The Journey of the Fan Should Lead to a Great Experience
I love the New York Yankees! When I think about the journey of the fan, I imagine myself with tickets in hand, catching a cab or taking either the No. 4 or the B or D trains to the 161 St-Yankee Stadium station, making my way to the gate, getting screened, grabbing a Nathan’s, and settling in for the game.
I have learned to live with “friction” points in my fan journey like lines, parking, and long walks to and from seats.
For me, the experience I love includes the Yankees, the stadium, the energy of the game, and the fans. Just being in Yankee Stadium watching my Yankees live is special.
Nothing, not even the weather should ruin the experience, until it does.
So, I was shocked by the behavior of Yankee fans at the Yankees and Cleveland Guardians game on Saturday.
Yankee fans, including me, were branded by the Cleveland Guardians as “classless” and the “worst fan base on the planet.” Why?
The Yankees won thanks in part to Isiah Kiner-Falefa’s game-tying double off the left-field wall. Unfortunately, Guardian’s left fielder Steven Kwan injured himself as he tried to make the catch, slamming hard into the wall and needing help from Cleveland’s trainers.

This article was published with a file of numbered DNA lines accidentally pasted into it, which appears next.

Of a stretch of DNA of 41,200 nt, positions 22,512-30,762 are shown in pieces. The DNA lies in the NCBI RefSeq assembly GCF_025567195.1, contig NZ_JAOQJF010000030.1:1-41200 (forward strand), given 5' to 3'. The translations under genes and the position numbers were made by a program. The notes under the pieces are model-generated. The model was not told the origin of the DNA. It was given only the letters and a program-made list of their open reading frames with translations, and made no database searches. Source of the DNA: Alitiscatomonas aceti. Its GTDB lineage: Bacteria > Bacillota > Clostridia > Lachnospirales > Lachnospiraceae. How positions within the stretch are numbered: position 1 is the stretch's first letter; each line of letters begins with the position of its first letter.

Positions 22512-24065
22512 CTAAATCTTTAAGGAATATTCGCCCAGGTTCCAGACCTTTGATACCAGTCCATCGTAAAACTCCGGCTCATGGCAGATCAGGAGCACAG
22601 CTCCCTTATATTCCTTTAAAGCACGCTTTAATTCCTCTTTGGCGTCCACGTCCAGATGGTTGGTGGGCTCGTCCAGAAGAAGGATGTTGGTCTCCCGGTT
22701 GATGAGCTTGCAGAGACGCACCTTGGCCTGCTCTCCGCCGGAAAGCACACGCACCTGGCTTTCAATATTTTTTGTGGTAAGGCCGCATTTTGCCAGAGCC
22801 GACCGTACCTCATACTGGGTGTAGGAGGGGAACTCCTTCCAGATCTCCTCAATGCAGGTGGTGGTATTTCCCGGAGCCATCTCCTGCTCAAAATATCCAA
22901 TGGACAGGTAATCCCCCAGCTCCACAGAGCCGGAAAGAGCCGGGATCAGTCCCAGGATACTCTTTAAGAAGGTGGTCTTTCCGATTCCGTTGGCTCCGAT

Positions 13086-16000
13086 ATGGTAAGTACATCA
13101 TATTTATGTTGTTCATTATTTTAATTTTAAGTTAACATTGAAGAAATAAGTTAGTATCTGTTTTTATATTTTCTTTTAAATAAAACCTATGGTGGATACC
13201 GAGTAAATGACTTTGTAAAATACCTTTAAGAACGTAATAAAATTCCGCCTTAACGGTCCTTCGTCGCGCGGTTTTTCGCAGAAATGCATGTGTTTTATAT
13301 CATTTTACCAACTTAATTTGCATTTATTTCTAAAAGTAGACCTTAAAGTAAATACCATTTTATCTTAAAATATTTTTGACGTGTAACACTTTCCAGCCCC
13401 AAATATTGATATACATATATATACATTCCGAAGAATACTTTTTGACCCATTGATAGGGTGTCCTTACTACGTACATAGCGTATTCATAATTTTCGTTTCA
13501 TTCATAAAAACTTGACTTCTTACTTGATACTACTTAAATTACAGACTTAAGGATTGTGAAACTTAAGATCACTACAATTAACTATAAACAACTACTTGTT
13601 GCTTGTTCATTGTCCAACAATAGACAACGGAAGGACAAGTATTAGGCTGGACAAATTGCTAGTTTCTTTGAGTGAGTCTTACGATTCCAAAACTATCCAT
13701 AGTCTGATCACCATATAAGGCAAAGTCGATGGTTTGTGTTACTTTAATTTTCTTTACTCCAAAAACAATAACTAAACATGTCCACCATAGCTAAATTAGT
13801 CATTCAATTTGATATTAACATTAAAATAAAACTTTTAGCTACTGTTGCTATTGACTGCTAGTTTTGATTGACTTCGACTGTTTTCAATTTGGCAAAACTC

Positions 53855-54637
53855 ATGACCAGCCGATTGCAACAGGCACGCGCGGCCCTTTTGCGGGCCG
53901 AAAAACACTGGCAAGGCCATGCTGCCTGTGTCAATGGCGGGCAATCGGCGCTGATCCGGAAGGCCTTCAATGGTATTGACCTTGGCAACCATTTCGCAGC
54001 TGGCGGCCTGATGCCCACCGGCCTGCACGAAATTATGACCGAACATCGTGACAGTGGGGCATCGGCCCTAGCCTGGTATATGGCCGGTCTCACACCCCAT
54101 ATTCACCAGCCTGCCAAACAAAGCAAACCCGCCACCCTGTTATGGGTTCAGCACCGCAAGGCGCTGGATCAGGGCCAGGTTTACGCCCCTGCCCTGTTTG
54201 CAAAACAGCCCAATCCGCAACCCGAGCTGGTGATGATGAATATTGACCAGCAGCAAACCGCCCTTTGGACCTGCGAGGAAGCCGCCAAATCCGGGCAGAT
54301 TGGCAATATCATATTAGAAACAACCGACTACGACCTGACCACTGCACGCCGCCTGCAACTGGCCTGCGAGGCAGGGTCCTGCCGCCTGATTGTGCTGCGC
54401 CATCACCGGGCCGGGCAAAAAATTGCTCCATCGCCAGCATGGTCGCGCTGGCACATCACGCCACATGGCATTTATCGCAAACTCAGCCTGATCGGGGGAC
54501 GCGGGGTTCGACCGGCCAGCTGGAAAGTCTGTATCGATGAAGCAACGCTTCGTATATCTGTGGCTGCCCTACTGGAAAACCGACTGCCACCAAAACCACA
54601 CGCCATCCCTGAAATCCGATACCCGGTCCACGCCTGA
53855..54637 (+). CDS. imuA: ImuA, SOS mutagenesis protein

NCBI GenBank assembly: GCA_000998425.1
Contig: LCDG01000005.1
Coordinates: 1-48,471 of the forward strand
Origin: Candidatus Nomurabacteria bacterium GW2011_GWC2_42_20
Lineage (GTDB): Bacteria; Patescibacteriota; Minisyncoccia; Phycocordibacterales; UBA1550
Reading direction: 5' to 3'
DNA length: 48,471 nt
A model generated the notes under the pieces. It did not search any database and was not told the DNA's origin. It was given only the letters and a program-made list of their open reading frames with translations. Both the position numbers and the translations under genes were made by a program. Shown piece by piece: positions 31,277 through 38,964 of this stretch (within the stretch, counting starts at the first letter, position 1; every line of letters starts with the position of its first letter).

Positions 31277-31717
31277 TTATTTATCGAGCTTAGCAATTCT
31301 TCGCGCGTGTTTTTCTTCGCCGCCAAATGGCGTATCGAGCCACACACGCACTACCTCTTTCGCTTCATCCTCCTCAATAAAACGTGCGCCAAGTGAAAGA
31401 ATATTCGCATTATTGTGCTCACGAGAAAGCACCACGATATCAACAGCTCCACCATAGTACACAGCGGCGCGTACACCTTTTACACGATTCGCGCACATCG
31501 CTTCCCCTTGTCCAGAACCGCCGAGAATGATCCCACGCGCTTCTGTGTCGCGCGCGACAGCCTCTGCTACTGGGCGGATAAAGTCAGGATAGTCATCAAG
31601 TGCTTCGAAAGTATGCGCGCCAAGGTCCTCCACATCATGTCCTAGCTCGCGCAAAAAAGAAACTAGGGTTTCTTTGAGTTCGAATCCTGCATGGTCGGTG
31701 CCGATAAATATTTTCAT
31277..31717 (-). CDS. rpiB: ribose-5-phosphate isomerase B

In what can be called a “classless” response, the Yankee fans reportedly celebrated Kwan’s injury rather than Kiner-Falefa’s spectacular hit. Guardian’s center fielder, Myles Straw, leapt on the wall to challenge the hecklers.
At the end of the game, Yankee fans in the right field bleachers threw beer cans, water bottles, and trash at Straw and right fielder Oscar Mercado after the Yankee’s Gleyber Torres sent a game-winning single to right field. The Yankees could not celebrate their well-earned win because some Yankee players had to help calm the fans down.
In my view, branding all Yankee fans as the “worst fan base on the planet” is overstated. Sadly, what happened Saturday is no longer unusual at almost any sports and entertainment event in the world.
Fans are behaving badly at sports and entertainment events in almost every country. Whether it is “pent up” energy from two years of pandemic lockdowns, society lowering standards of behavior, a lack of knowledge about the fan code of conduct, alcohol-fueled antics, or a sense of entitlement because the fan “paid” to be at the event, the nasty behavior of some can ruin the fan experience for all.
In my view, as a Yankees fan, we can and must do better. Civility and good sportsmanship should never be sacrificed whether your team is winning or losing.
Common courtesy and decency in our treatment of others should prevail in every aspect of our lives, including at sports and entertainment events.
Fan behavior and the fan journey are core topics that we will explore at the IIFX FANCENTRICTM International Conference & Expo at Caesars Palace in Las Vegas, NV (USA) from 24-26 May 2022. Sign up today!